…Climate change: the challenge to cultural heritage”
This was the name of an activity I attended last week at The Royal Institution. The event was organised as part of EGOR: Environmental Guidelines Opportunities and Risks research cluster, which was sponsored by the AHRC/EPSRC Science and Heritage Research Programme (the same programme sponsoring my PhD). The event was organised to “encourage the audience to think more deeply about the complex issues relating to heritage, the effects of climate change and the threats it poses to survival”. And if that was the aim, I think they succeeded.
It was a different kind of event to what I would normally expect, bringing different elements that you would not normally expect to see used in such a manner. I think it could have gone seriously wrong. Luckily it didn’t…And if the aim was to encourage the audience to think [...], I think they succeeded.
So what was different? And how could it have gone wrong?
The main focus of the event was probably a performance…yes, a performance…by Kandu Arts For Sustainable
Kandu works with individuals and groups across the statutory and third sectors, with businesses and industry to assist in understanding social, environmental and economic impacts and responsibility in effecting positive, sustainable change. Using their unique methodology encompassing creative arts and personal development, Kandu contributes to policy development at local and national levels.
So how did they do this? The way they went round to achieving this was by first presenting a 5-10minute play. This they then repeated with one difference: the audience was asked to intervene where they thought they should by calling freeze and explaining what they would change. But did the audience participate?
The play was divided into two:
First half: Half-way through the ‘first-half’ the programme manager for the Science and Heritage Programme for the AHRC intervened to make a comment. The actors followed her changes (sort of! The ‘mother’ in the play was not happy with her suggestion of having a shower rather than a bath not to waste water ) and the performance continued. End of the first half…no other intervention. But just as the first half ended, one man intervened, going quite a bit back…and the floodgates of comments opened…what was on the verge of becoming a very awkward time turned into a hilarious and fun event which was also thought-provoking. The people were participating, and the actors were keeping us entertained as they dealt with the comments put to them and new discussion threads they needed to continue (whilst keeping in character!).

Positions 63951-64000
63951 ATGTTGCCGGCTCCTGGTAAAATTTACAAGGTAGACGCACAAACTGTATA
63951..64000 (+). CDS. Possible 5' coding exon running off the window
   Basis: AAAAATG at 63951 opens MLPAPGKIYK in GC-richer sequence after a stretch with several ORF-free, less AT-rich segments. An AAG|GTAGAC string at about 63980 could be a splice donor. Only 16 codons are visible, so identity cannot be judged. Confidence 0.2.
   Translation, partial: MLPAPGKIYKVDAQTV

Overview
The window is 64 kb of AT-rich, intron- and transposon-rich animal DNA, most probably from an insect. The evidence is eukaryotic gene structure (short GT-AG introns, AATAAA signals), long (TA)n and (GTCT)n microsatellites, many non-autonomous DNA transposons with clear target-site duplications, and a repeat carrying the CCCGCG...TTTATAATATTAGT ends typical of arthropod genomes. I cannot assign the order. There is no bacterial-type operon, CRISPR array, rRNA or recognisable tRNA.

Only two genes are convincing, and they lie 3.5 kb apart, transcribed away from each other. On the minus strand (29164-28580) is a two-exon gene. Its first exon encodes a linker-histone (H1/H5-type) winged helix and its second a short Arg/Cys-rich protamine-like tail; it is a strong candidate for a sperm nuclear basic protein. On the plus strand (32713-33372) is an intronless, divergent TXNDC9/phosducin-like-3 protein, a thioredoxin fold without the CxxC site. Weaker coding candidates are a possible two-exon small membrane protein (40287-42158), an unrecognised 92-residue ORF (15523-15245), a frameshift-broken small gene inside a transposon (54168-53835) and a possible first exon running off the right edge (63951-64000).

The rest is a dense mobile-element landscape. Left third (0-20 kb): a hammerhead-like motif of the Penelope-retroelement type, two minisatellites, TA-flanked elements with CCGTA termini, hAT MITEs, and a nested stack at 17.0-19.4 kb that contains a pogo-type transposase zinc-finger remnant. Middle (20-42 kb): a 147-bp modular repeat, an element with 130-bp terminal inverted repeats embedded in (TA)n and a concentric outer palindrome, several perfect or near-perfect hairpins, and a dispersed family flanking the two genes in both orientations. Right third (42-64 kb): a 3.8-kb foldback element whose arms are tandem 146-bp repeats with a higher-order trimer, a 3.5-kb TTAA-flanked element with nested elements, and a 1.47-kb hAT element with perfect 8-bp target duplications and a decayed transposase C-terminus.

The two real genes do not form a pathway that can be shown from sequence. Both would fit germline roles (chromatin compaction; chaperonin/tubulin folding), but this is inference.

Second half: The second half continued much in the same vein as the end of the first half…the banter continued with freezing of freezes, and people getting over-freezed and what-not freezed. However, what definitely emerged from this was the real complexity of the issues at hand: Is safeguarding artefacts in a museum essential should we be in a situation of low power availability? What makes an artefact important for safekeeping and others not? It was also definitely entertaining seeing both my supervisors (who are also the principal and co-investigators for this research cluster) and the head of the centre I am based in, dragged down to the ‘stage’ (the location was similar to an amphitheatre) to take part in the performance and interact with the actors to bring their point across.
After a while however it was time out for all comments, as we moved on to the next part of the programme. This involved a person playing a stringed instrument he has built himself (cannot remember the name…if anyone is reading this who was there and remembers, leave a comment!), followed by a presentation by Dr Jonathan Ashley-Smith, former Head of Conservation at the V&A who spoke about the challenges of environmental guidelines.
All in all, a successful event, especially considering that I wasn’t even going to go! I had received e-mails and been told about it, but for some reason I didn’t note it down in my calendar, so it just slipped my mind. Luckily on the day a colleague at TNA e-mailed me to tell me she had an extra ticket if I wanted to join them, so off I went. So thanks Sarah…and thank you all for your enlightening discussions which I had the opportunity to experience!
You can read more about Climate Change and the Heritage Environment in the following reports:
Report commissioned by English Heritage.
Report by UNESCO